Most weekday mornings I pour myself a hot cup of tea, fire up my laptop and begin to write the words that you read each day. I do so with a clear mind and a brave heart. I try my best to tell you stories that are interesting and true. I answer to no one (except my wife, of course) and my copy editor (who shakes her head daily at how feeble my grasp of proper punctuation and the rules of grammar actually seem to be). Not once since I have started writing on this blog has anything I have said caused there to be a knock upon my door by strong men with billy clubs in their hands. In that regard I am extremely lucky. Not every writer or artist in the world has the freedom to express themselves as I do each and every day. For some, what they create can sometimes be a matter of life and death. In a perfect world, freedom of expression should be an inalienable right for all of us. But all throughout history there are examples of people who have spoken their truth to power or simply undertaken an act of creativity and have found themselves persecuted by the authorities as a result. Today’s story is but one example.
In the past century there have been three composers who are generally regarded as being the giants of the classical music scene in Russia. Those three composers are Igor Stravinsky, Dimitri Shostakovich and Sergei Prokofiev. All three men enjoyed periods of fame and respect throughout their careers. They all produced ballets and symphonies that were praised for their originality, creativity and flawless musical construction. But all three composers also plied their trade during one of the most dangerous periods in Russian history, which was the reign of Stalin as the undisputed head of the Russian Government. Josef Stalin’s reign was known for many things, but chief among them was the constant purging from the ranks of government or society of anyone viewed as potentially posing a threat to Stalin’s hold on power. Stalin demanded absolute obedience from everyone in Russia. For those who displeased him in any way, their lives would never be the same again.
In the decade or so after the Russian Revolution had come to pass, composers such as Stravinsky, Shostakovich and Prokofiev enjoyed great artistic freedom. Their symphonies were played in concert halls all across Russia and the world. Their ballets were danced by the best dancers that the Bolshoi Ballet Company had in their employ. Government officials heaped praise upon them. They all received medals of distinction and were granted positions of authority on cultural boards throughout the country. Those were heady days for Russian classical music and the Arts. But things changed as Stalin assumed control of the government and began his systematic purging of the ranks. A chill swept through the land. Suddenly, people began to change their behaviour so as to avoid offending Stalin. Government policies were changed to protect his position and to promote his views. Governing boards and committees were purged of anyone who didn’t follow Stalin’s decrees to the letter. It was not uncommon for those who fell out of favour to simply disappear to a prison gulag or to end up shot. Of course, there were those in Russian society who failed to heed the warning signs because they felt that what was happening to others could never happen to them, thinking they possessed some sort of immunity based upon past accomplishments. One who felt that way was composer Dimitri Shostakovich. His story has a lot to do with how today’s featured composition, “The Dance of the Knights” by compatriot Sergei Prokofiev, came to be.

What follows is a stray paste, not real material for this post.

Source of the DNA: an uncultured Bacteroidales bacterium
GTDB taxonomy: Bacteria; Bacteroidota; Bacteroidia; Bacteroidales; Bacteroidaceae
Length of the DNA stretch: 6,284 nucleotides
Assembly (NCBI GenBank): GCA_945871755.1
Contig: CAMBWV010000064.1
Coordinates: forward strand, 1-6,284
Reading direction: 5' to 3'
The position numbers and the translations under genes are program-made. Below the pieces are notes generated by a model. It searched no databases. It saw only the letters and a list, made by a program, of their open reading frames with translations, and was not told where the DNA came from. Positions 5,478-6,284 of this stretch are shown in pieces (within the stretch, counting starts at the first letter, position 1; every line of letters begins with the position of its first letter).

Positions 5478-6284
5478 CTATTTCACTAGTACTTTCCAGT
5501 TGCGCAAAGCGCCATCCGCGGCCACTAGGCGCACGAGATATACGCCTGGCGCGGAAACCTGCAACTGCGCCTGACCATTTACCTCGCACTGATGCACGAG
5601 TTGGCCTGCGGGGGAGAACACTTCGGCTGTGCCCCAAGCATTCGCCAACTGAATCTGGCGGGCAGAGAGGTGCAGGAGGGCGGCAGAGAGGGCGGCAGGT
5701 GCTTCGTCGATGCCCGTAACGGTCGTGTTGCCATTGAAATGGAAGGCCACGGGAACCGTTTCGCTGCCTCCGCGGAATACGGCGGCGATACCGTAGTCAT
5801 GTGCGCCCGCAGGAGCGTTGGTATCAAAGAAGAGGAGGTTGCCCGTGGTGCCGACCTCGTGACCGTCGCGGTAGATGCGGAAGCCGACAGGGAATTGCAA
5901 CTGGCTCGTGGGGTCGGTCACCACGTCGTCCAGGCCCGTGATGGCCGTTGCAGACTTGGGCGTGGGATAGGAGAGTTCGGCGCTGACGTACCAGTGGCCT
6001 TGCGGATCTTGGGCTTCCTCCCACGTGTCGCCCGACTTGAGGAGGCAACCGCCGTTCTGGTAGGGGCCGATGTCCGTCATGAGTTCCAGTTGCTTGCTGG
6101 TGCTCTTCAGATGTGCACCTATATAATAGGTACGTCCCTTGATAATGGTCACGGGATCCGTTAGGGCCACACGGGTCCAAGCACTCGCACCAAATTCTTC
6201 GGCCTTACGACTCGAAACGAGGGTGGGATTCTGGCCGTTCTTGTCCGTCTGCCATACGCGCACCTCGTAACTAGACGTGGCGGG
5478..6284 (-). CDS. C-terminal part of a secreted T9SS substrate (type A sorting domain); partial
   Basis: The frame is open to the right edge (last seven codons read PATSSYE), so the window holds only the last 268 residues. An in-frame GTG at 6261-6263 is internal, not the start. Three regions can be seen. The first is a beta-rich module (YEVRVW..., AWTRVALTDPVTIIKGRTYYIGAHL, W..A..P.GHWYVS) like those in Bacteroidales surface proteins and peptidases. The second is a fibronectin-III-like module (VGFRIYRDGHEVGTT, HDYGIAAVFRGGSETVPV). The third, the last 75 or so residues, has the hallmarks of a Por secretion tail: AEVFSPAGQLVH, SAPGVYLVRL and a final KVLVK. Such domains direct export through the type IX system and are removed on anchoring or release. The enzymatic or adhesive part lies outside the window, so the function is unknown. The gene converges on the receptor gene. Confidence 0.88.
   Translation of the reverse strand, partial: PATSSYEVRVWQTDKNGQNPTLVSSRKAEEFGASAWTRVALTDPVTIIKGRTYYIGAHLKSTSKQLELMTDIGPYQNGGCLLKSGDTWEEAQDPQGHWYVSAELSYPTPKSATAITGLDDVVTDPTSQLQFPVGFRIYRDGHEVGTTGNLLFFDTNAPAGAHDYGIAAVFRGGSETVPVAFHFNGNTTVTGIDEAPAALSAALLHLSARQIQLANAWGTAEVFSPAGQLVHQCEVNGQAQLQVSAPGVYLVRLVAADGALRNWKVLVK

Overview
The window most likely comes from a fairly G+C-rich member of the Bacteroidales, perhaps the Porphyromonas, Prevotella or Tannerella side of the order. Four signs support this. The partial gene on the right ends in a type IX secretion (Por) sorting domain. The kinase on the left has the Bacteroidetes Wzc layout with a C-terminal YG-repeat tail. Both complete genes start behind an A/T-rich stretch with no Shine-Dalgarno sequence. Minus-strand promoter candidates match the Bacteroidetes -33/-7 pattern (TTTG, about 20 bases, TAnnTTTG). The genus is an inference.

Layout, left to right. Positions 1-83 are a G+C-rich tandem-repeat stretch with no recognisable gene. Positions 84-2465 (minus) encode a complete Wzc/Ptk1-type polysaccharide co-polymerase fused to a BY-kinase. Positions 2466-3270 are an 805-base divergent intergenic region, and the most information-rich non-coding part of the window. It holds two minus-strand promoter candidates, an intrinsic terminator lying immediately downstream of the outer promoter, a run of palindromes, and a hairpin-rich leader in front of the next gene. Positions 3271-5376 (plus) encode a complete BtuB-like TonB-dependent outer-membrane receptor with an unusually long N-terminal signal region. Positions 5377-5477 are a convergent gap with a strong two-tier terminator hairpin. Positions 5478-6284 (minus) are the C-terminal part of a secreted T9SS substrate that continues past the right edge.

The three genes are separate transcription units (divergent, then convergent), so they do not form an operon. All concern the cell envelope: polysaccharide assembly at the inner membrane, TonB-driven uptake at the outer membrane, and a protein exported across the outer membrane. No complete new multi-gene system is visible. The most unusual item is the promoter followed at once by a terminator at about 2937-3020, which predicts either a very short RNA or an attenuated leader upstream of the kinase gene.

Like Prokofiev, Dimitri Shostakovich had enjoyed a long run of success in the Russian Arts community. From his earliest days as a young boy, Shostakovich had shown a proclivity toward music and, more specifically, toward creating compositions that used music in new and original ways. Russian audiences waited with bated breath for each new ballet because they were guaranteed to see something new and innovative with every performance. However, politics was soon to become a factor in ways that Shostakovich could barely even begin to imagine. There came a time in the 1930s when Josef Stalin decided to personally attend performances of all current ballets, symphonies and plays. By this time, his reputation for cruelty was well known, and a shudder went through the entire Russian Arts community. Some composers and theatre directors automatically altered their performances in an attempt to please Stalin and survive his visit. Dimitri Shostakovich was not of that mind. He performed his latest ballet as created. The ballet was filled with light and colour and glorious music that was used in brilliant and imaginative ways. The ballet was so unique in the history of Russian ballets that Stalin did not fully understand it and grew frustrated as the performance went on. He ended up leaving before the third act was finished. Dimitri Shostakovich, who was very proud of his work, watched Stalin exit the theatre. According to eyewitnesses, he turned completely pale. His work had displeased Stalin. The repercussions for Shostakovich were immediate. A few days later he was publicly critiqued in the national newspaper, Pravda. The headline simply and devastatingly read: “Muddle Instead of Music!” Shostakovich fell into public disgrace at once. He was stripped of all committee appointments. He lost all commissions. No theatre or music hall would perform his work anywhere in the country. All other composers and other members of the Russian Arts community separated themselves from him. To further make his message clear that all Russian Art must adhere to strict nationalist policies, Stalin refused to imprison or execute Shostakovich. Instead, he publicly centred him out and demanded that he reform his ways and submit to Stalin’s authority by creating approved works in the future. For someone like Dimitri Shostakovich, having his creative freedom curtailed was akin to a death sentence. For a while, he kept a low profile and attempted to write some symphonies on the sly. But word got out that he was writing again, and Stalin demanded to hear this new work. By the time he was summoned, Shostakovich was a beaten man. He knew he could not tempt fate twice. So, before meeting with Stalin, Dimitri Shostakovich altered his new symphony. He streamlined it and simplified it in ways that he felt Stalin would be able to understand. He engaged in self-censorship as an act of self-preservation, and as a result, Dimitri Shostakovich lived to see another day. In fact, as history has a way of demonstrating its fluid nature, in time Shostakovich’s image was formally rehabilitated by the same government that had attacked him so unmercifully. But, when he was first attacked for his work, other composers took notice. One who managed to marry pragmatism with Art was Sergei Prokofiev. This is his story.